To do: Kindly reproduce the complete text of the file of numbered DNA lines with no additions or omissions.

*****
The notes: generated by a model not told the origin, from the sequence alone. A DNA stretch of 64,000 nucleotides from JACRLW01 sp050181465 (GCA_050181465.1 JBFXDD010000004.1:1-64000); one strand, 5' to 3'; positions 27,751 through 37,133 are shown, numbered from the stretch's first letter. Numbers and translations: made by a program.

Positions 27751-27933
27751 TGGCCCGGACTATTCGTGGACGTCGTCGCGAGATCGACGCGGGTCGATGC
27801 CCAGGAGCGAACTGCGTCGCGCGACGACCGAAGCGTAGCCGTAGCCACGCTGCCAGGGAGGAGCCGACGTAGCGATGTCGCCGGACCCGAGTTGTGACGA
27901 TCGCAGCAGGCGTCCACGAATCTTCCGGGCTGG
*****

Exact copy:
The notes: generated by a model not told the origin, from the sequence alone. A DNA stretch of 64,000 nucleotides from JACRLW01 sp050181465 (GCA_050181465.1 JBFXDD010000004.1:1-64000); one strand, 5' to 3'; positions 27,751 through 37,133 are shown, numbered from the stretch's first letter. Numbers and translations: made by a program.

Positions 27751-27933
27751 TGGCCCGGACTATTCGTGGACGTCGTCGCGAGATCGACGCGGGTCGATGC
27801 CCAGGAGCGAACTGCGTCGCGCGACGACCGAAGCGTAGCCGTAGCCACGCTGCCAGGGAGGAGCCGACGTAGCGATGTCGCCGGACCCGAGTTGTGACGA
27901 TCGCAGCAGGCGTCCACGAATCTTCCGGGCTGG